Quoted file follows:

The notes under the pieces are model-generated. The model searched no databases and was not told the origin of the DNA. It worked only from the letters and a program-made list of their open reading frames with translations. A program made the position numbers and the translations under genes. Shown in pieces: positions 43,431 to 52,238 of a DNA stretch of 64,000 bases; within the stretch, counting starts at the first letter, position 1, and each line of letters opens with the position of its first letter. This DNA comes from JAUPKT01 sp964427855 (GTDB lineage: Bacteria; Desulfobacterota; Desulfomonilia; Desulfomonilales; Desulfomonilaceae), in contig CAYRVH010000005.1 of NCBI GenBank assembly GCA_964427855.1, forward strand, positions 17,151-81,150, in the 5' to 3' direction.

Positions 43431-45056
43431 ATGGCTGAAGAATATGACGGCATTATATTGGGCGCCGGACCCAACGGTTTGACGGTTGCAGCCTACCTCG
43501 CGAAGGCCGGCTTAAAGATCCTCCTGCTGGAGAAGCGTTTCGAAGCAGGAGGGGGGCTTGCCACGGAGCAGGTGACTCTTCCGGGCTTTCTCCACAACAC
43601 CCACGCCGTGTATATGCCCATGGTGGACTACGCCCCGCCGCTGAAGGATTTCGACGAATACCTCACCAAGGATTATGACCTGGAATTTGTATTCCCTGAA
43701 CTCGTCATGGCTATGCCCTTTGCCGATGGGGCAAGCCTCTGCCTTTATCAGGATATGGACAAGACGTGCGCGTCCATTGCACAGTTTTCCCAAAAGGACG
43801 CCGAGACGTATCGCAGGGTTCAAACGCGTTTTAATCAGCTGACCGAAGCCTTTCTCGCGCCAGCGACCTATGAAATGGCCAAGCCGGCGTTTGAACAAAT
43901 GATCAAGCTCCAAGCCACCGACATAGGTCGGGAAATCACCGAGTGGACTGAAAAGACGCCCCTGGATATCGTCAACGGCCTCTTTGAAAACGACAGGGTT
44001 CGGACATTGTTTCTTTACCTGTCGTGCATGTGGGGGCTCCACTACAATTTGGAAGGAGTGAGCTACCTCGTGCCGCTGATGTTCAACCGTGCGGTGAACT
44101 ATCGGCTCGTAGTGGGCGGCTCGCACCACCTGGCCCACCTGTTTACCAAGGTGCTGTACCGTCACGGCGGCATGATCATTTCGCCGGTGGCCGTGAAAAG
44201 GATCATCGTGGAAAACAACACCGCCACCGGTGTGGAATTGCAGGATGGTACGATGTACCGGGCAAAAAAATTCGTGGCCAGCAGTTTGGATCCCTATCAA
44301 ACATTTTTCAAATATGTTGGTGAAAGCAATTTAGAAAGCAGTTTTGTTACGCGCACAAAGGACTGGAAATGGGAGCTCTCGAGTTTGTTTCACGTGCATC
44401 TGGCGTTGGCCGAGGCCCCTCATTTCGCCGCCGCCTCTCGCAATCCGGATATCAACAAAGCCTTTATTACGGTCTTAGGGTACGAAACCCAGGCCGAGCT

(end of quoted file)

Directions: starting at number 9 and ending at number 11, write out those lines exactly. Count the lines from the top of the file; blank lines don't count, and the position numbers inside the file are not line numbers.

44001 CGGACATTGTTTCTTTACCTGTCGTGCATGTGGGGGCTCCACTACAATTTGGAAGGAGTGAGCTACCTCGTGCCGCTGATGTTCAACCGTGCGGTGAACT
44101 ATCGGCTCGTAGTGGGCGGCTCGCACCACCTGGCCCACCTGTTTACCAAGGTGCTGTACCGTCACGGCGGCATGATCATTTCGCCGGTGGCCGTGAAAAG
44201 GATCATCGTGGAAAACAACACCGCCACCGGTGTGGAATTGCAGGATGGTACGATGTACCGGGCAAAAAAATTCGTGGCCAGCAGTTTGGATCCCTATCAA